For New York City Ballet dancers Emily Kikta and Peter Walker, this summer was supposed to be packed.
It was going to include a residency at the Saratoga Performing Arts Center, which would wrap up with their wedding in Saratoga Springs on June 20.
However, with COVID-19, all their plans changed. They had to postpone their wedding; the residency was canceled, along with the other classical residencies at SPAC, and it became clear that they might not be able to perform at all over the summer.
“Immediately our brains were like ‘Well, how can we fix that?’ ” Kikta said.
In previous years, the couple had led the choreography and production of the NYCB and SPAC dance videos. The short pieces were filmed all around the Capital Region and functioned as previews for the company’s residency. While there’s no residency this year, Walker and Kikta wanted to create the films as a way to continue dancing and to remind people of what’s happening at SPAC, both the positive and the negative.
They approached Elizabeth Sobol, the president and CEO of SPAC about the idea of not only including the NYCB but layering in music from the other resident companies that were scheduled to perform but won’t be able to, calling the series “SPAC Reimagined.” She gave the project her full support.
“The ballet videos that are going to be released are not only dancers from New York City Ballet at SPAC but it’s also paying homage to our musical resident companies that also won’t be able to be here this summer. It’s really a beautiful gesture,” Sobol said.
Walker and Kikta worked with the Chamber Music Society of Lincoln Center and the Philadelphia Orchestra to secure recordings, including two Beethoven pieces in honor of his 250th birthday.
The videos were all choreographed and filmed on SPAC’s grounds in early June. Seven dancers from the NYCB took part in the production and each tested negatively for COVID-19 beforehand. During filming, they also had to follow social distancing guidelines, which had a major impact on the choreography.
“There’s hardly any partnering. The only time dancers touch I think is when they are with their significant other. We have one other couple, so they partnered together briefly but mostly it’s solo dancing or dancing separated from each other,” Kikta said.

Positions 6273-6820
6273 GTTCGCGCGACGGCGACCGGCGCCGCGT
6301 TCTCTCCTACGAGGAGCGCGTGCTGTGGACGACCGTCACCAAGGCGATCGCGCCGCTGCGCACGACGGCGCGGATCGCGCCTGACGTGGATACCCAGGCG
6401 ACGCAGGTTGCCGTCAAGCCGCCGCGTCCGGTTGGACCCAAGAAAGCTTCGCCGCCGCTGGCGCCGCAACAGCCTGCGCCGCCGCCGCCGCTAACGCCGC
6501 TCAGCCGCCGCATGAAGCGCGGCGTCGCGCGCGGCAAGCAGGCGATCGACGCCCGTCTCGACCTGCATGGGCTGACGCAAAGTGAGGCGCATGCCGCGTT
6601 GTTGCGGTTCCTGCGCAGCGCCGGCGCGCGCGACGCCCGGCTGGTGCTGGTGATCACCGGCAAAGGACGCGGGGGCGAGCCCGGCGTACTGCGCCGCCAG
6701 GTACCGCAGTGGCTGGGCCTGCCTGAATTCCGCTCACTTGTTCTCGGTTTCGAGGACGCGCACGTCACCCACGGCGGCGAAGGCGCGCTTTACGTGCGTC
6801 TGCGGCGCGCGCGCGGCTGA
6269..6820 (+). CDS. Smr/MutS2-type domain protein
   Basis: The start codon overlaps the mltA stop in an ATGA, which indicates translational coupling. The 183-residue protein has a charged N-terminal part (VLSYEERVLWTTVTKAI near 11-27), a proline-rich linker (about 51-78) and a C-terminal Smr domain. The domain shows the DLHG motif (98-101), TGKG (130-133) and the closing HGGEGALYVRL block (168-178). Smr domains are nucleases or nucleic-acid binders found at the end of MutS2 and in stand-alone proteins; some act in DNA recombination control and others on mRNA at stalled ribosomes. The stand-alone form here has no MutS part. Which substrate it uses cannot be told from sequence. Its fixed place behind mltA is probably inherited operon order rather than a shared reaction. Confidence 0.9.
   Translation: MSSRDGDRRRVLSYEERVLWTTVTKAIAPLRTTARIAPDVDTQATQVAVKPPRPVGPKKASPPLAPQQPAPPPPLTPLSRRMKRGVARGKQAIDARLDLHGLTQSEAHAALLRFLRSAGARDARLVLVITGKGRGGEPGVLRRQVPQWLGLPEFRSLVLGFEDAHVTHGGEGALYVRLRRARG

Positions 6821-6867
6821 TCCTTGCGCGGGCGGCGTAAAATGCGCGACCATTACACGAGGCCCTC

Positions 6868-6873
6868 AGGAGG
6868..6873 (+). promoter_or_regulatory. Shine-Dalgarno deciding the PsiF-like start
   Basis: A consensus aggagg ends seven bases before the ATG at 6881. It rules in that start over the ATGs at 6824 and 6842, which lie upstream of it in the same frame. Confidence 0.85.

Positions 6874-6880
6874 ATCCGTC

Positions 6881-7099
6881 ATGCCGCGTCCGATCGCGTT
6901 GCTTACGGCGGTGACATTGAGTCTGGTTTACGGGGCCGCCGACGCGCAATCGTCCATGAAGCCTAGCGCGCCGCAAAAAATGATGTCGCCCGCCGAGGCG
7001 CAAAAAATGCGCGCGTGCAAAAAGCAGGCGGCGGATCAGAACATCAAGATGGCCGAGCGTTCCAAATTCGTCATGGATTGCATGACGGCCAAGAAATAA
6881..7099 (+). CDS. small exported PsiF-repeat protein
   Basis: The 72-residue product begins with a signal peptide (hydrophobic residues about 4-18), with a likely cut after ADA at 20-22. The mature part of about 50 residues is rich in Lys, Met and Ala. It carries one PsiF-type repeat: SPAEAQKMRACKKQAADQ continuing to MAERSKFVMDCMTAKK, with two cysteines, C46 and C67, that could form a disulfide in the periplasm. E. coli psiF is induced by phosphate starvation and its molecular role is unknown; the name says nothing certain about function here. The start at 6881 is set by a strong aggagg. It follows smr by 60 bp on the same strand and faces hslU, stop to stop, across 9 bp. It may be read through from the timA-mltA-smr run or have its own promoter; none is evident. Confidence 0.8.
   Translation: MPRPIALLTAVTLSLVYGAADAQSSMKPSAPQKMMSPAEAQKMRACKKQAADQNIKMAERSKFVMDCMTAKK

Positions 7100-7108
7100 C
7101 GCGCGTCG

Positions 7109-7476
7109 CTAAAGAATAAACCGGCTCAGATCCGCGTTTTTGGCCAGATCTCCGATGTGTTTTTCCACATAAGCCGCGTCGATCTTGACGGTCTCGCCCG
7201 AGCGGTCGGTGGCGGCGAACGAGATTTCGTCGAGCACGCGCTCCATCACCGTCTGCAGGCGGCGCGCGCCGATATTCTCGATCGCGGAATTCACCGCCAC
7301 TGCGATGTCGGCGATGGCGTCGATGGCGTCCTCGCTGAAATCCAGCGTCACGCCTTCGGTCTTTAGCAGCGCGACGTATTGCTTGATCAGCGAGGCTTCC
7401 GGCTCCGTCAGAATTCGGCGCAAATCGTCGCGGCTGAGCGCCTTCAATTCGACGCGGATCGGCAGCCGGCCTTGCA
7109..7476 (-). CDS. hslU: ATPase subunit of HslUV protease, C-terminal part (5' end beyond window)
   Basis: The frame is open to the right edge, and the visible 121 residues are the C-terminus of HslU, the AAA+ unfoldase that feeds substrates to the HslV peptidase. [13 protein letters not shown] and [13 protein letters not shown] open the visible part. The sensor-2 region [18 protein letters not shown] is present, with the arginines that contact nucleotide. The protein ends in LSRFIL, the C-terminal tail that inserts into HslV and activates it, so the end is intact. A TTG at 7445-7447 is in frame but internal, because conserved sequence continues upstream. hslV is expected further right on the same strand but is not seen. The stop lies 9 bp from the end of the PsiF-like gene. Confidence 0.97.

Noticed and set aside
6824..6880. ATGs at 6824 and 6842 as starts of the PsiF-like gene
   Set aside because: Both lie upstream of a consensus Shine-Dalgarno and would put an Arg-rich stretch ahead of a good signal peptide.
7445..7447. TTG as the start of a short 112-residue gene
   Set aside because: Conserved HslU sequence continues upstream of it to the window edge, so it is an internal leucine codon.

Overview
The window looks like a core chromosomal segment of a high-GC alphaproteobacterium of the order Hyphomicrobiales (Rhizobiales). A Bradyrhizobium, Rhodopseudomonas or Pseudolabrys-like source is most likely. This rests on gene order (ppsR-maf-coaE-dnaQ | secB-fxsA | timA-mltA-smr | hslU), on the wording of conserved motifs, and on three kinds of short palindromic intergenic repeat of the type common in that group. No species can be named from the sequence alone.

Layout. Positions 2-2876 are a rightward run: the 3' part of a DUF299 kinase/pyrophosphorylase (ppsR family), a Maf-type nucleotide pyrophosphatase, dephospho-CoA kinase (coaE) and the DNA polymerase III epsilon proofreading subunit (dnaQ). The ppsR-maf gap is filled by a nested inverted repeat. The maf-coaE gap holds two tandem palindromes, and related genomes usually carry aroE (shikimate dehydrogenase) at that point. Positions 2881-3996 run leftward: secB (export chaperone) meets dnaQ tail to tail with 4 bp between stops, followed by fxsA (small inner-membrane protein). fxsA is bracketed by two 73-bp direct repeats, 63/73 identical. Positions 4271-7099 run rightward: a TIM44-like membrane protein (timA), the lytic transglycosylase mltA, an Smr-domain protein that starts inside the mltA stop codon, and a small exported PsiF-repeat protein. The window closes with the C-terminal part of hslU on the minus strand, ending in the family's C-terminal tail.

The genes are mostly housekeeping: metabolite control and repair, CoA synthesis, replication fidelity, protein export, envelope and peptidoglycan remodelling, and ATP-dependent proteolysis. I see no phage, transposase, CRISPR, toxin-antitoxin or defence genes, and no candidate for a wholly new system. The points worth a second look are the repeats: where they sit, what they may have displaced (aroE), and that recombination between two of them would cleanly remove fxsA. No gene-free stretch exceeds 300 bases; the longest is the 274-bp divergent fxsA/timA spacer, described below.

“The other thing too about this project is we decided to go with a longer format. As opposed to being 30-second long commercials, these are standalone art pieces. Each dance film is between three and four minutes,” Walker said.
They created four videos that juxtapose the beauty of the SPAC grounds, the classical music and the choreography with the emptiness of the amphitheater. There are joyful scenes of dancers leaping and running on the sunlight paths of SPAC mixed with melancholy scenes of dancers exploring the darkness of the theater.
“We’re not ignoring the fact that this is a tragedy that we have to be closed and it’s a huge hit to the arts industry. We didn’t want to ignore that and make just four beautiful dance videos that are uplifting. While we do want to uplift we also don’t want to gloss over the extreme impact this will have on the arts community. So it’s trying to balance both of those things,” Kikta said.
“We have these highly curated dance pieces to this glorious classical music and all of the pieces are highly choreographed. Then what we’re trying to create with the transitions is showing the backside of it, the juxtaposition of the empty theater, the dark hallways . . . [It’s] a little dose of reality,” Walker said.
The first video will be released on Tue., July 14, which was supposed to be the NYCB’s opening night. The others will follow on Thu., July 16, Tue., July 21 and Thu., July 23. There will also be a finale released on Sat., July 25 that connects all the films in the series.
To view them, visit SPAC or the NYCB on Facebook or Instagram.